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Work on new park-and-ride at Routes 24 and 924 in Abingdon to begin Monday

Construction will begin June 15 on a new park-and-ride lot near the I-95 interchange with Routes 24 and 924 in Abingdon.
Construction will begin June 15 on a new park-and-ride lot near the I-95 interchange with Routes 24 and 924 in Abingdon. (Courtesy Maryland Transportation Authority)

Construction of a new park-and-ride near the I-95 interchange at Routes 24 and 924 is slated to begin June 15 and last about a year, the Maryland Transportation Authority announced.

The park-and-ride is part of a $1.1 billion program to extend express toll lanes on northbound I-95 from Route 43 in White March into Harford County, which the MDTA says will alleviate delays and improve travel along northbound I-95 between Baltimore and Harford counties.

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The park-and-ride will be located at the intersection of Route 924 and Woodsdale Road in Abingdon, adjacent to the I-95 interchange. The lot will consist of 265 spaces and will enhance bus and transit connections for the community, according to an MDTA news release.

Access to the park-and-ride will be provided along Route 924 using a right-in and right-out entrance and exit. Additional access will be provided on Woodsdale Road.

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The lot is expected to be operational by summer 2021. Traffic operations on Route 924 and Woodsdale Road will be maintained, with some off-peak daytime and nighttime closures during construction, according to MDTA.

This park-and-ride is one of two in Harford County affected by the Express Toll Lanes Northbound Extension Program.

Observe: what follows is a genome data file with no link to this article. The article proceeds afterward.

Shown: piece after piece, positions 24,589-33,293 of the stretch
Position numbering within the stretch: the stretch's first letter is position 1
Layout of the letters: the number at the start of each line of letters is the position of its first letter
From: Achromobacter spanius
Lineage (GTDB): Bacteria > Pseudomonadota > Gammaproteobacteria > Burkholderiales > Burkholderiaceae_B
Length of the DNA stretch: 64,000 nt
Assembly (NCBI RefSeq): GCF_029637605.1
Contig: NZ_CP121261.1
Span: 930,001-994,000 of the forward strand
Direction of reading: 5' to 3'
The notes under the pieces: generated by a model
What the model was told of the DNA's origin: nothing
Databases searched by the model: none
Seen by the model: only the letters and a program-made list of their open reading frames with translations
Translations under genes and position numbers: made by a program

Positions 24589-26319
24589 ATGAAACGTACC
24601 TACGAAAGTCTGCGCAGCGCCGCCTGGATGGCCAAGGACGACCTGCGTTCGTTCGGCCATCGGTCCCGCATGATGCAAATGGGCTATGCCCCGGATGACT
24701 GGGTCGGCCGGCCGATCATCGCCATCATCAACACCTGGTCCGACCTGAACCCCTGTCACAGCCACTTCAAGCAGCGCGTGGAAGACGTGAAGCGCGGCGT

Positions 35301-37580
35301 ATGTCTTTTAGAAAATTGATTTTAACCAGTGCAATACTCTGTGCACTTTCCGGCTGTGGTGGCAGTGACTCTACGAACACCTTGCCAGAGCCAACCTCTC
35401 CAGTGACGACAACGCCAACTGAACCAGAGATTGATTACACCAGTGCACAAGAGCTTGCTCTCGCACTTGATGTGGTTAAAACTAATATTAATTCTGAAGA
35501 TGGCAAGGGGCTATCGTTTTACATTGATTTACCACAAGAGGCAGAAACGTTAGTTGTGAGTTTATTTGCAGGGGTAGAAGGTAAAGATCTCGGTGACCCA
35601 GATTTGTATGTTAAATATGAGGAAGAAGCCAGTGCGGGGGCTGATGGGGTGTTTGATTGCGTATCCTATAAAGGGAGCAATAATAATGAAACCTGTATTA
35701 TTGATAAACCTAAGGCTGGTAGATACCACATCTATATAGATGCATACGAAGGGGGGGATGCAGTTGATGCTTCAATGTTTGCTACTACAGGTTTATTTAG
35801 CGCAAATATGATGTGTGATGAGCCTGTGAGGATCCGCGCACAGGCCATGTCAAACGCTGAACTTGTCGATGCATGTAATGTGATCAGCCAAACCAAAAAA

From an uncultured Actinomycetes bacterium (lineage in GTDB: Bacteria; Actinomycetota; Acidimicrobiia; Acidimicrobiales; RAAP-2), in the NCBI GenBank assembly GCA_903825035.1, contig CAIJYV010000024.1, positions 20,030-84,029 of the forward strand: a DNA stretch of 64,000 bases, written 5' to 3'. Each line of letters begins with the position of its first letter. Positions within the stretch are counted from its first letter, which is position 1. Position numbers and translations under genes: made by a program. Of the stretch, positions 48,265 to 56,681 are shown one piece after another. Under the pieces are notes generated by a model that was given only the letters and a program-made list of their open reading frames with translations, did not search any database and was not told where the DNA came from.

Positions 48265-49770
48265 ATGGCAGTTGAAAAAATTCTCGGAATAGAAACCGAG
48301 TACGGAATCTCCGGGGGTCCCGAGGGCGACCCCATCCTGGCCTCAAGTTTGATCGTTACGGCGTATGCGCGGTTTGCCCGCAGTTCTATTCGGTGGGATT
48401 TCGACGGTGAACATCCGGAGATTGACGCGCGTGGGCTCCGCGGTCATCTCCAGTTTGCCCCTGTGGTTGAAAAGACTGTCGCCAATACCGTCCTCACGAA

MDTA officials will host a virtual public meeting from 7 to 8 p.m. Thursday on its website to solicit and present public comment on the relocation of the Route 152 park-and-ride lot. The agency will also reveal site options for the park-and-ride at the meeting.

The Route 152 lot is slated to be relocated from the intersection of I-95 and Mountain Road because of the toll lane extension project, which is expected to be open to Route 152 by the end of 2023.

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However, residents took issue with the original relocation site — near the Royal Farms store where Route 152 crosses Franklinville Road — stating it would cause an increase in traffic on Franklinville and Old Joppa roads.

In Februrary, the Harford County Council unanimously approved a resolution encouraging the MDTA to reevaluate the proposed relocation.

Construction work is also continuing through June along a portion of northbound I-95 before exit 77A as part of the toll lane project.

Since late April, that stretch has been divided with a concrete barrier, allowing MDTA to add an 8,200-foot auxiliary lane that will connect the Route 152 on-ramp with the Route 24 off-ramp, "providing better traffic operations and a safer transition for vehicles using these interchange ramps,” the agency said. Northbound I-95 is also being resurfaced in that construction area.

For more information about the toll lane expansion project, visit mdta.maryland.gov/I95ETLNB/home.html.

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